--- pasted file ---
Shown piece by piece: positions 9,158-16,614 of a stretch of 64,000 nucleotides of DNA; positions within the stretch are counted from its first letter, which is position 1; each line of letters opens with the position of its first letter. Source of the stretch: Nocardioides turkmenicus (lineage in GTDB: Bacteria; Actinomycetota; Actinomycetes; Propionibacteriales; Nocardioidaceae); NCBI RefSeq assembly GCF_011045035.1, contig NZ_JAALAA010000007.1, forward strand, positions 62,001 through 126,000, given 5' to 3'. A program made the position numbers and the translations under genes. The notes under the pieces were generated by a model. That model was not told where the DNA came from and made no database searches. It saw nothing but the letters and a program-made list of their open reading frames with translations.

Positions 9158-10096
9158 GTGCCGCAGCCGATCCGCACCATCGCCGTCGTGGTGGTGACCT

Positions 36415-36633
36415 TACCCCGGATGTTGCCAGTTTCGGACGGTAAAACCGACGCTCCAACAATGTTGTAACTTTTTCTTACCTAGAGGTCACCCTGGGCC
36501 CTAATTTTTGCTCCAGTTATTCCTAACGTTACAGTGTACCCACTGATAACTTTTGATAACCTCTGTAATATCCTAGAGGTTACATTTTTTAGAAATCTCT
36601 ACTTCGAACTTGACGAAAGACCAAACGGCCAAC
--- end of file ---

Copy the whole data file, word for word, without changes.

Shown piece by piece: positions 9,158-16,614 of a stretch of 64,000 nucleotides of DNA; positions within the stretch are counted from its first letter, which is position 1; each line of letters opens with the position of its first letter. Source of the stretch: Nocardioides turkmenicus (lineage in GTDB: Bacteria; Actinomycetota; Actinomycetes; Propionibacteriales; Nocardioidaceae); NCBI RefSeq assembly GCF_011045035.1, contig NZ_JAALAA010000007.1, forward strand, positions 62,001 through 126,000, given 5' to 3'. A program made the position numbers and the translations under genes. The notes under the pieces were generated by a model. That model was not told where the DNA came from and made no database searches. It saw nothing but the letters and a program-made list of their open reading frames with translations.

Positions 9158-10096
9158 GTGCCGCAGCCGATCCGCACCATCGCCGTCGTGGTGGTGACCT

Positions 36415-36633
36415 TACCCCGGATGTTGCCAGTTTCGGACGGTAAAACCGACGCTCCAACAATGTTGTAACTTTTTCTTACCTAGAGGTCACCCTGGGCC
36501 CTAATTTTTGCTCCAGTTATTCCTAACGTTACAGTGTACCCACTGATAACTTTTGATAACCTCTGTAATATCCTAGAGGTTACATTTTTTAGAAATCTCT
36601 ACTTCGAACTTGACGAAAGACCAAACGGCCAAC